What we collect

                Links us to the past.

                    What we create 

                                        Binds us to the future.


Black & White Fine Art


      Historic Sites

      Some Wildlife


     African Wildlife



Artists Statement

I make photographs because I cannot paint. My artistic interests are in natural as well as man made subjects. I may photograph the familiar but it is the unfamiliar that captures my imagination. I do not previsualise an image. My first priority is to observe the world around us. I then look for opportunities to make a photograph. I know what I am looking for after I have found it. These are the scenes I photograph.

I make photographs almost anywhere, from my own backyard to the bushveld of Africa. I am equally comfortable with landscapes, man made historic sites, and wildlife. All wildlife photographs are taken in the wild, my favorite locations being the national parks of Africa. I always disclose the location where the photo was taken.

The art of making a photograph is equally comprised of image capture and image printing. I take my technique from the days of film when black and white images were hand printed on silver based papers in my own darkroom. I have scanned many of those prints and converted them to digital processing. I now capture most images digitally. Some I print in color and some I convert to black & white. Currently, I print digital images using archival pigment inks and papers. I mount and mat all photos using archival board.

When I made the transition from film to digital capture I established a personal philosophy. While I may apply an artistic interpretation to an image, I will not do anything with a digital image that cannot be done in a traditional darkroom. This includes adjusting contrast, brightness, and color balance. I may also dodge and/or burn sections of the image. I may crop an image. However, I will not remove objects that detract from the picture nor will I combine parts of images to make a composite. I treat each image as though it is on film.


Taking pictures has been a life long endeavor. For 35 years it was a creative outlet and therapy from my day job as a chemist. In 1995 I became serious and began to show and sell my photographs. After retiring from the corporate world photography became my primary avocation.

Initially I focused on fine art black and white using silver based films and traditional chemical darkroom processing and printing. Subject matter was primarily landscapes and historic sites. In 1999 I started doing wildlife photography while on safari in Africa.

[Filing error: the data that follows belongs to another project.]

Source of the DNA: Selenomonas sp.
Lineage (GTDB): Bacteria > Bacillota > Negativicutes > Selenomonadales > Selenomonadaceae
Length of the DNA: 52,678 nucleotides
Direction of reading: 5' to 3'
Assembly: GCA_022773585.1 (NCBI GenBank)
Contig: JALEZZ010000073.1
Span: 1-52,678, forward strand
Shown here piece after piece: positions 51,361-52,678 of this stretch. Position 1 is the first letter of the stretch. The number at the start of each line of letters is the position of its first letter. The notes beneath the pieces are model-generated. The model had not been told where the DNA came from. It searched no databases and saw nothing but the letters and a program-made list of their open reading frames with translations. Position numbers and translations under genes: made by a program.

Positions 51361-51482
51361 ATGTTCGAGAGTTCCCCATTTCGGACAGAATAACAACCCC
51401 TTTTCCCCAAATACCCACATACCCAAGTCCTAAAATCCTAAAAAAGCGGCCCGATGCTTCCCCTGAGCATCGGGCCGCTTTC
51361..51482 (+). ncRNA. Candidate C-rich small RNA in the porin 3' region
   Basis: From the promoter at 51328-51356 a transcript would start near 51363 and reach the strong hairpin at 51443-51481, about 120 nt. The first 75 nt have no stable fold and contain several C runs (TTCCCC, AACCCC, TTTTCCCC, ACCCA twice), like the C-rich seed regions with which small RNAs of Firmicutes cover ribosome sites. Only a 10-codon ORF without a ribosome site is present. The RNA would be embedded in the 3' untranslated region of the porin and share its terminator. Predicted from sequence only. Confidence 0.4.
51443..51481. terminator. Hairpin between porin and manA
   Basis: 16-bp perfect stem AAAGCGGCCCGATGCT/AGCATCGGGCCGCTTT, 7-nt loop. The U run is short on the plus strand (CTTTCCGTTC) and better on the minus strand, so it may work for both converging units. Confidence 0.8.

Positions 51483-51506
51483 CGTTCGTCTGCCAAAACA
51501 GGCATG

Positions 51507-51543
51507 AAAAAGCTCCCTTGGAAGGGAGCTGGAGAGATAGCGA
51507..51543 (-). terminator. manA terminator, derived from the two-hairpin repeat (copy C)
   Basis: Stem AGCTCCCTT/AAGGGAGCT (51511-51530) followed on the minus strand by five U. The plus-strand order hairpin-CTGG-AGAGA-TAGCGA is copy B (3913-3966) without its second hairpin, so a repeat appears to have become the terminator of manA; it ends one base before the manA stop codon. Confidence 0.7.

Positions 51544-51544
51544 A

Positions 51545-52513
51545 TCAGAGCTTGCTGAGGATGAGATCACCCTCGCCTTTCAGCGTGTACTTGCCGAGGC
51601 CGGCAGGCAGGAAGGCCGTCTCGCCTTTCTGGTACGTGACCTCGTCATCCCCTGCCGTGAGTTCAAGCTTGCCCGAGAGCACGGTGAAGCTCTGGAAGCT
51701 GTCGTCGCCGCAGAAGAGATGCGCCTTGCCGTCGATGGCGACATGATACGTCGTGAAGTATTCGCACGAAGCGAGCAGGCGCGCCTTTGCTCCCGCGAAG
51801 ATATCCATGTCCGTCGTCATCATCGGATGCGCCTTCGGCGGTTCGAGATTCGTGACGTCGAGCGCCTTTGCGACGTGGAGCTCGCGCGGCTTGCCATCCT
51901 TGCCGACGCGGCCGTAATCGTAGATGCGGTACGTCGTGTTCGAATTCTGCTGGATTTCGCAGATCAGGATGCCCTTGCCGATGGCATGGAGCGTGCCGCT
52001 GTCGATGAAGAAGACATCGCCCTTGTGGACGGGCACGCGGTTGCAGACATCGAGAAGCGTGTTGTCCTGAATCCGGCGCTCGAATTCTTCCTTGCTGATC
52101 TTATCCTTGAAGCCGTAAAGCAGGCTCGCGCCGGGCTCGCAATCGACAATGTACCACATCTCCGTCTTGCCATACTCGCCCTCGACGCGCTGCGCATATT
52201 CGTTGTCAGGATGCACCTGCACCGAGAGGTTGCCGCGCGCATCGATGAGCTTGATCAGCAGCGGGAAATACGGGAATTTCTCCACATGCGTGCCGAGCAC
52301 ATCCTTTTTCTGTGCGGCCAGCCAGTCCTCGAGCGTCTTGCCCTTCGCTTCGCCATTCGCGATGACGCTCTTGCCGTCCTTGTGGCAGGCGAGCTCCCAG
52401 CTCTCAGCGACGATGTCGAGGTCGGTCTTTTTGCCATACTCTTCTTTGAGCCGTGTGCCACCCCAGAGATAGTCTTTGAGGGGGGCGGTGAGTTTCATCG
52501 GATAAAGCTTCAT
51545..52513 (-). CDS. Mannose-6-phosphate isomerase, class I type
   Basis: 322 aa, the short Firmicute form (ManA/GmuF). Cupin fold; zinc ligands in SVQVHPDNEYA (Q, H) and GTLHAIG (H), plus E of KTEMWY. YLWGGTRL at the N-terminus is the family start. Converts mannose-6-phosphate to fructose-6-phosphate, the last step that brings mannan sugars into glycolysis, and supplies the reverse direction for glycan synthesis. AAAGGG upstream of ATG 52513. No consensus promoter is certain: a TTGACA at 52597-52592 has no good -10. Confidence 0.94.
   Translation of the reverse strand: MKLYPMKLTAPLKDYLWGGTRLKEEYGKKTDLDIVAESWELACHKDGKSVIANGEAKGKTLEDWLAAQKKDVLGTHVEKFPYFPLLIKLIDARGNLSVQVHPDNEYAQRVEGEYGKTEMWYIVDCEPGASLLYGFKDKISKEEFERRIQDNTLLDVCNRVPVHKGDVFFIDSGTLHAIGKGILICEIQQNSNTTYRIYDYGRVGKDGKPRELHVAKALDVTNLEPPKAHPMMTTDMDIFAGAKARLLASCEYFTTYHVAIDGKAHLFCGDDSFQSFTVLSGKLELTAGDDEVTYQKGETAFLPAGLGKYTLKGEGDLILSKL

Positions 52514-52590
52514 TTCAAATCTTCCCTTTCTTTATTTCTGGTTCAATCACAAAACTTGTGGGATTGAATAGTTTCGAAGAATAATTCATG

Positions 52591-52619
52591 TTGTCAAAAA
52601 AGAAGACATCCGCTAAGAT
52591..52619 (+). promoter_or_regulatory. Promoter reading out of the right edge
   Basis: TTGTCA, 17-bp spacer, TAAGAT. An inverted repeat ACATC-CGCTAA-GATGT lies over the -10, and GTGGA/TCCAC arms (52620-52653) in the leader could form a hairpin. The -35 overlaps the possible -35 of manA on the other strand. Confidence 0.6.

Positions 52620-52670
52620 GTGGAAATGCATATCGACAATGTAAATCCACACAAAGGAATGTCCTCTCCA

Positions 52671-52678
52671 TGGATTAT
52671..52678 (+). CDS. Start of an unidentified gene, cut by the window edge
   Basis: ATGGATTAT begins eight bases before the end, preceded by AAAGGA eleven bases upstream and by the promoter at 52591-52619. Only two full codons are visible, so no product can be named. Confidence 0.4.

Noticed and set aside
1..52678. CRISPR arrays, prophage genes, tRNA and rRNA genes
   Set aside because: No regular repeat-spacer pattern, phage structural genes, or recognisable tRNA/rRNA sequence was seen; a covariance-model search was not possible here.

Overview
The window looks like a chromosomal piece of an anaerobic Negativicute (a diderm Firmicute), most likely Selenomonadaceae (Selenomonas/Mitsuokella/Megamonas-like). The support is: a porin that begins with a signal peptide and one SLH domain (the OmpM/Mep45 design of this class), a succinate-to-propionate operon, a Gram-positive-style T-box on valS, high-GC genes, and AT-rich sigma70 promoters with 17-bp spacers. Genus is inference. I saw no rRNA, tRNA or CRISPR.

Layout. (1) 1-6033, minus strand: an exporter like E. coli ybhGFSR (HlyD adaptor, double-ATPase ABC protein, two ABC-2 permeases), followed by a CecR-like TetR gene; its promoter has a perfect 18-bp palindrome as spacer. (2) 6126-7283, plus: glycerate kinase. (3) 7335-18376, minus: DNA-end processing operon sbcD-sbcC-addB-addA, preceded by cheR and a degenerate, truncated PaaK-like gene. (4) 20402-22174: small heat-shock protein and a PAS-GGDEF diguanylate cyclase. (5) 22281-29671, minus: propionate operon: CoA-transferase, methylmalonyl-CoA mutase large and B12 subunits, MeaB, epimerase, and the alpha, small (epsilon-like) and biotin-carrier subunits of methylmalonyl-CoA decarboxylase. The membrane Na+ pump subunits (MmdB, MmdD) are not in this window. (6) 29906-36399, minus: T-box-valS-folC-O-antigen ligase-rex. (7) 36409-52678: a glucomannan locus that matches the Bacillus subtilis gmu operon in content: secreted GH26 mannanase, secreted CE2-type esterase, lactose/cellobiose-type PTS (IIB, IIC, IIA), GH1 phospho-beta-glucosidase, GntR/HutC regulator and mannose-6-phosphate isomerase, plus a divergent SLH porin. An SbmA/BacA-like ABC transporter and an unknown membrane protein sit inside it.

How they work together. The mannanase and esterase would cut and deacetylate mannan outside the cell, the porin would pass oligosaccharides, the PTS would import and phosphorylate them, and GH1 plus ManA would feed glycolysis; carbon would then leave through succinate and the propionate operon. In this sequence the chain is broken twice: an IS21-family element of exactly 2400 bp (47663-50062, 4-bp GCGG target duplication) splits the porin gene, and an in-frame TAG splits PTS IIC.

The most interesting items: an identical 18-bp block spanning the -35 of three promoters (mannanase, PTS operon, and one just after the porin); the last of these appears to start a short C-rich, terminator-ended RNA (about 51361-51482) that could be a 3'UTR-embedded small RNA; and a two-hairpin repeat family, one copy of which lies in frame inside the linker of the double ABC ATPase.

All my work has been on 35mm film or equivalent digital format. Early work was film based but I switched to digital in 2005. I resisted the transition to digital for a long time. Not that there was anything wrong with digital, I just felt more comfortable having images on a solid piece of film rather than as a collection of organized electrons tucked away as bits and bytes in a black box. I treat each image as though it is on film.

I am mostly self taught, though I have had some formal training in black and white technique and wildlife photography.

My formal education is a B.S. in Chemistry from Penn State and M.S. in Chemistry from University of Colorado. My working career was as an industrial chemist. I am an experimentalist by nature and photography satisfies my need for a creative outlet.


Highest Honors, Windland Smith Rice Awards (Natures Best) 2008

1st Place B&W, Your Vision of America Photography Contest (Philly Pops), 2009

Semi-finalist in the Wildlife Photographer of the Year Competition

 2008 (10 images), 2009 (8 images), 2011 (6 images)

Juried entrant in Phillips Mill Photographic Exhibition, 2008, 2009, 2010, 2011

Honorable Mention in Photography, Tinicum Arts Festival 2008

First Place in Photography, Art in the Park, West Park, Allentown, PA   2002, 2004, 2005, 2011

Juried Member Pennsylvania Guild of Craftsmen

Past exhibitor at

      The Artisans Touch Coop, Emmaus, PA

      Connexions Gallery, Easton, PA

      The Allentown Art Museum

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